Foreign investors fall for the new rock star in India

| D.S. RAWAT
Published Dec 7, 2014, 11:53 am IST
Updated Mar 30, 2019, 8:40 am IST
Picture for representational purpose
 Picture for representational purpose

When you are determined to do something, it is said that the entire universe (kaayanaat as they say in Urdu) comes together to help you. And once you start moving towards your goal, the results start coming. So who takes the credit then?  Well, it is the leader both ways. The credit or any otherwise goes to the leader.

Something similar is happening with Prime Minister Narendra Modi. His determination to work hard and fix the problems has, it appears, made the entire universe chip in to help him out. If one looks back, you can notice that everything has started falling in place after the elections. Fortune too contributed in no small measure.

 

The crude oil prices of the Indian basket have dropped sharply from $104 per barrel to less than $70 per barrel — more than 30 per cent drop. Without going into the global reasons for crude oil crash, it has really helped the Narendra Modi government to repair the fiscal balancesheet, giving confidence to finance minister Arun Jaitley to rein in fiscal deficit within the range budgeted for 2014-15, which is 4.1 per cent of the GDP.

Besides, the fall in crude oil prices has helped bring down the inflation both at the wholesale and at the retail to less than six per cent bringing much needed relief to the common man.

So very clearly the global factors have really helped the government which was determined in any way to deliver on the promise of good, fair governance with integrity. These factors have all then joined to reinforce the confidence of the global investors in the Indian economy.

No wonder, the inflows from the foreign institutional investors (FIIs) and the foreign direct investment (FDIs) are pouring in, giving a huge space of stability in the foreign exchange market to rupee at a time when there is a huge pressure on the currencies of all other emerging economies against the dollar which is on the upswing.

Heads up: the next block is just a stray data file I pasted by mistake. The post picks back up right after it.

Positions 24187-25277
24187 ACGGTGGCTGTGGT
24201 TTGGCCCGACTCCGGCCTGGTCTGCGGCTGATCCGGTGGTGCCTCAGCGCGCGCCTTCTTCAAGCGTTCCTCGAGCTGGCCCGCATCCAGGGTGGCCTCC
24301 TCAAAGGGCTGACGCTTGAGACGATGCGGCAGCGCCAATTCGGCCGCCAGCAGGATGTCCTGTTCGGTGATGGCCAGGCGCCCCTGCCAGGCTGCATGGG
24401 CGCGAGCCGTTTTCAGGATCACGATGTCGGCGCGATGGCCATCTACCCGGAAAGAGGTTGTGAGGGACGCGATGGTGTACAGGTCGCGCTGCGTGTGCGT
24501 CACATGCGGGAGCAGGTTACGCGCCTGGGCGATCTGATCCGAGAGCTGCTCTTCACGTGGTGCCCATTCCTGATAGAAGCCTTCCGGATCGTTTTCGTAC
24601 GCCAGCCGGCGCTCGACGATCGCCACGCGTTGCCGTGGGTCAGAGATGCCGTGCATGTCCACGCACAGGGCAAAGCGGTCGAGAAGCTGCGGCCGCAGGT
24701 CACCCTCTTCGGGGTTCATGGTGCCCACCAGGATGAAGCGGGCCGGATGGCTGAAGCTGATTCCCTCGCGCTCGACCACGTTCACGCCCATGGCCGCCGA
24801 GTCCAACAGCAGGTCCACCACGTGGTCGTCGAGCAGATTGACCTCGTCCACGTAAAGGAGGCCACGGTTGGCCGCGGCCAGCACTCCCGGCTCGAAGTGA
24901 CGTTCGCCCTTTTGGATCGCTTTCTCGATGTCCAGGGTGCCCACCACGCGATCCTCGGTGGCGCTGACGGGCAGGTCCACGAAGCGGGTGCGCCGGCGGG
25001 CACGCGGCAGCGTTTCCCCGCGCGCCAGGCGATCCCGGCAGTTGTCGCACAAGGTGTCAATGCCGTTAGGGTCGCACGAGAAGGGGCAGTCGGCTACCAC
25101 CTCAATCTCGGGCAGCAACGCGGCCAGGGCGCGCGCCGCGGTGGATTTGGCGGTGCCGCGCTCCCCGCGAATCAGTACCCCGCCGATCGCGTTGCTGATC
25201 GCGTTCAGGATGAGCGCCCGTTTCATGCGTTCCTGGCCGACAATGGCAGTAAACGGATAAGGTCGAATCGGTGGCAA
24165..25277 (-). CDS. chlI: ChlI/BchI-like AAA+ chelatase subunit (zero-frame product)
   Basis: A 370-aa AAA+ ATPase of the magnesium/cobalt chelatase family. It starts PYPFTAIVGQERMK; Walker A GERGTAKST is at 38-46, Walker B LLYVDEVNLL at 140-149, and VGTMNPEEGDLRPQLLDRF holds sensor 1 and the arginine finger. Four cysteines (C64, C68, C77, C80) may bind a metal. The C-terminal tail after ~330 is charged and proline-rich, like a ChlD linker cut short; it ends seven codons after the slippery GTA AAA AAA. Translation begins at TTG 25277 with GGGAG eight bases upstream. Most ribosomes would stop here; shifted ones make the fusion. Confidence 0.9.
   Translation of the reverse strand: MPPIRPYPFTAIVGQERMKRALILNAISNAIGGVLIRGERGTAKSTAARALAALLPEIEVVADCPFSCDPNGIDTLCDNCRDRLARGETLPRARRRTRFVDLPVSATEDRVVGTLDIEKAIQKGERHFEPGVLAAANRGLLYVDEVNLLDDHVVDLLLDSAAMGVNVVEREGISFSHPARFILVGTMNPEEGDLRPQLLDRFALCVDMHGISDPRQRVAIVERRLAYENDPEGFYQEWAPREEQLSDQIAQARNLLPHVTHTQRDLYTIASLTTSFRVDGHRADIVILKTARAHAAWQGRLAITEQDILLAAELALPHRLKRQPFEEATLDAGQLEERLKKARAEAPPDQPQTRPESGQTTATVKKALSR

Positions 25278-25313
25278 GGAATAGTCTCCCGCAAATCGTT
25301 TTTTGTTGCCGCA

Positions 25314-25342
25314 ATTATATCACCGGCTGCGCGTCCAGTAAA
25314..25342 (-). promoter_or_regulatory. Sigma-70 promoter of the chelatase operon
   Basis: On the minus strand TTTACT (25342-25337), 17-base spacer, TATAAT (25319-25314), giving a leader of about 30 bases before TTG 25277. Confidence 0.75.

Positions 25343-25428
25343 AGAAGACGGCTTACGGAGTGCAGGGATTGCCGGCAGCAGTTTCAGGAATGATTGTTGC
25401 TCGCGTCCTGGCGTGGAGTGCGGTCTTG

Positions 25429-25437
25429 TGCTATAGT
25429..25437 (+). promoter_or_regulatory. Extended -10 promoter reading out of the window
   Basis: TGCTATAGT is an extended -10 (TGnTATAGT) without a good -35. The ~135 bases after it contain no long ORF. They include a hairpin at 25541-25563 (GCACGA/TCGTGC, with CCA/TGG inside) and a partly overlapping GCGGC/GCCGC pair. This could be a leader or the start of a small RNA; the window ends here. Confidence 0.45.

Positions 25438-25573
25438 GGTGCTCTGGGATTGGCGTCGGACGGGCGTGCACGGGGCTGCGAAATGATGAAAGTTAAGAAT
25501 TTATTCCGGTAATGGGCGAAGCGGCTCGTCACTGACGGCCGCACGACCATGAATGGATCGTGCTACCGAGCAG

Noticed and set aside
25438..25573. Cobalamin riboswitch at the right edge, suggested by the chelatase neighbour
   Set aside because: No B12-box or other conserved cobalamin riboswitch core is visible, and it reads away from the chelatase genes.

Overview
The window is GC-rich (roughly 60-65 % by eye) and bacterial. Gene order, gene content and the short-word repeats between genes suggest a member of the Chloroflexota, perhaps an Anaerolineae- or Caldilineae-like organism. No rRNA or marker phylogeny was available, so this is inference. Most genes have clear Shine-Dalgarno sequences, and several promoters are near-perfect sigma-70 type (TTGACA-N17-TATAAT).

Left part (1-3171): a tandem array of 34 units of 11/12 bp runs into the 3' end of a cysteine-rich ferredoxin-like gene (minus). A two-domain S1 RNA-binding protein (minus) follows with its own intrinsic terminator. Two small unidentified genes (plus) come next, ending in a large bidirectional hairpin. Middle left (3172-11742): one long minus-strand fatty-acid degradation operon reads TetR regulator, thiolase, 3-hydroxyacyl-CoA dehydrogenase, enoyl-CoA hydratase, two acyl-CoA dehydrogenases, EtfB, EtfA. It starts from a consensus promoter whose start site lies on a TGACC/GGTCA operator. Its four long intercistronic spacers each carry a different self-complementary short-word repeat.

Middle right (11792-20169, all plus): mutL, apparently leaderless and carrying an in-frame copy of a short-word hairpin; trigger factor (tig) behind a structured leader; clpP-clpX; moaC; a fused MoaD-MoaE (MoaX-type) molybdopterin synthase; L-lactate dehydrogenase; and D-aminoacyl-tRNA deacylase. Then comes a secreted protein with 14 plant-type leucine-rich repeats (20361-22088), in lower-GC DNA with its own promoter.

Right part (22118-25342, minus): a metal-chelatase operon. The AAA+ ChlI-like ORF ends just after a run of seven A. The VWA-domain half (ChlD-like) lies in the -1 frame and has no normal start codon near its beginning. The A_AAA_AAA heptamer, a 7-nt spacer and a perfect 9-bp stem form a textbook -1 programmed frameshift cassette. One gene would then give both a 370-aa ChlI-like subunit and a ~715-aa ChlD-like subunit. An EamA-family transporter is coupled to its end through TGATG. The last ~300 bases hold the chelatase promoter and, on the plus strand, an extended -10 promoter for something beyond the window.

The Prime Minister is a great communicator and is able to connect with his audience in a very convincing way. It is this ability of his and the kind of credibility wave that he is riding on that Mr Modi has been given the epithets such as “rock star” of sorts.

But the global investors are much more serious players and can see through the substance behind a rock star. The Prime Minister has successfully convinced them that he can be both rock star and a man of substance. Though it is not to suggest that the rock stars are not men or women of substance.

He has delivered in terms of taking right decisions in liberalising FDI rules for and limits for railways, defence production and real estate besides working hard to build consensus on hiking FDI ceiling in insurance.

As an Assocham study showed that the best is yet to come for the Indian stock market in terms of inflows from foreign institutional investors. In the current fiscal, FIIs have done the net transactions of Rs 60,083 crore, and Rs 75,334 crore in 2013-14 — these numbers are much less than the best years of 2009-10 and 2010-11 Taking the debt and equities together foreign investors have brought in $40 billion since January. Likewise, net FDI inflows totalled $14.1 billion in the first five months of 2014-15, representing a 33.5 per cent year-on-year increase.

(The writer is the secretary general of Assocham)

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